What causes male-biased sex ratios in mature damselfly populations?
Faculty of Sciences. Biology
Ecological entomology. - Oxford
, p. 188-197
University of Antwerp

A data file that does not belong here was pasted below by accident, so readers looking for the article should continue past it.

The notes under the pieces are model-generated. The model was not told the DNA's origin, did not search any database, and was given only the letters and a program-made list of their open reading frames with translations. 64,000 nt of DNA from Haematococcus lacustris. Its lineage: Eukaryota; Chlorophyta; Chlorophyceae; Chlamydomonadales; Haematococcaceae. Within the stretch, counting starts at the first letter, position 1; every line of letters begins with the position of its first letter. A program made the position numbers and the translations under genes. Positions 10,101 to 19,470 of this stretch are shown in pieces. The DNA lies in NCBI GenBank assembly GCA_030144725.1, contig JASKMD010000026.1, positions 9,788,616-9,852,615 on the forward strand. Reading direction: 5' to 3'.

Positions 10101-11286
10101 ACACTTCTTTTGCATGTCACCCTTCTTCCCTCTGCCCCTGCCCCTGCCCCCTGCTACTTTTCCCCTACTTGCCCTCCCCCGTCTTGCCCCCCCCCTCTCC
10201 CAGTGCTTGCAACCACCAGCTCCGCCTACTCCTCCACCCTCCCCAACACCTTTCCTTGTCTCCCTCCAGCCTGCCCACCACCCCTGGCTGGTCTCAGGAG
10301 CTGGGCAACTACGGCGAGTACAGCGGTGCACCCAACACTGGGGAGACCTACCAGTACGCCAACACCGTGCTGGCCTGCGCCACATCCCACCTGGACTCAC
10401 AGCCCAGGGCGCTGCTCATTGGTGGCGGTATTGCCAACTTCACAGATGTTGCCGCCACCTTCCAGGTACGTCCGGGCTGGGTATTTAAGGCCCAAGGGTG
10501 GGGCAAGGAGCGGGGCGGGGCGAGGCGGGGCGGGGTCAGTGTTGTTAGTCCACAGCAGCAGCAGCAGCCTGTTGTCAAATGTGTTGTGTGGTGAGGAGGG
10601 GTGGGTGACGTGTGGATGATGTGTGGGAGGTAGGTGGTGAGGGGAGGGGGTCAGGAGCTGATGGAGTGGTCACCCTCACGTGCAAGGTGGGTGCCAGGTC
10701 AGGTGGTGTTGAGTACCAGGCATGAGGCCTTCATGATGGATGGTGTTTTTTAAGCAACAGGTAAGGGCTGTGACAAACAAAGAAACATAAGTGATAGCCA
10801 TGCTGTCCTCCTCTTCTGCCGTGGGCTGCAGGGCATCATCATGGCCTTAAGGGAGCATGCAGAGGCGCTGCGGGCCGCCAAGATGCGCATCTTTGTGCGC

1. Several hypotheses to account for biased sex ratios in mature insect populations were tested by monitoring two field populations of the damselfly Lestes sponsa and by pet-forming experiments in field cages. The population sex ratios are heavily male biased in this species. 2. The observed sex ratio at emergence:was even and both sexes emerged synchronously. Females had longer maturation times but these were insufficient to explain the observed sex ratio shift. 3. Mass increases during maturation were consistently larger in females. In agreement with this, immature females made more flights per unit of time, which should make the more vulnerable to predation, however maturation probabilities were lower in females only in one field cage experiment. This inconsistency may be due to long bad weather conditions. Interestingly, predators reduced mass increase and this reduction was larger in females than in males. 4. Calculations:based on the sex specific maturation times show that only slightly lower daily survival probabilities during maturation in females are enough to generate the observed sex ratio shift. 5. Mature survival was higher in males than in females in one field population but not in another, indicating that this cannot be a general mechanism causing the sex ratio. A higher maturation probability in males is therefore the most plausible mechanism causing the sex ratio shift in damselfly populations.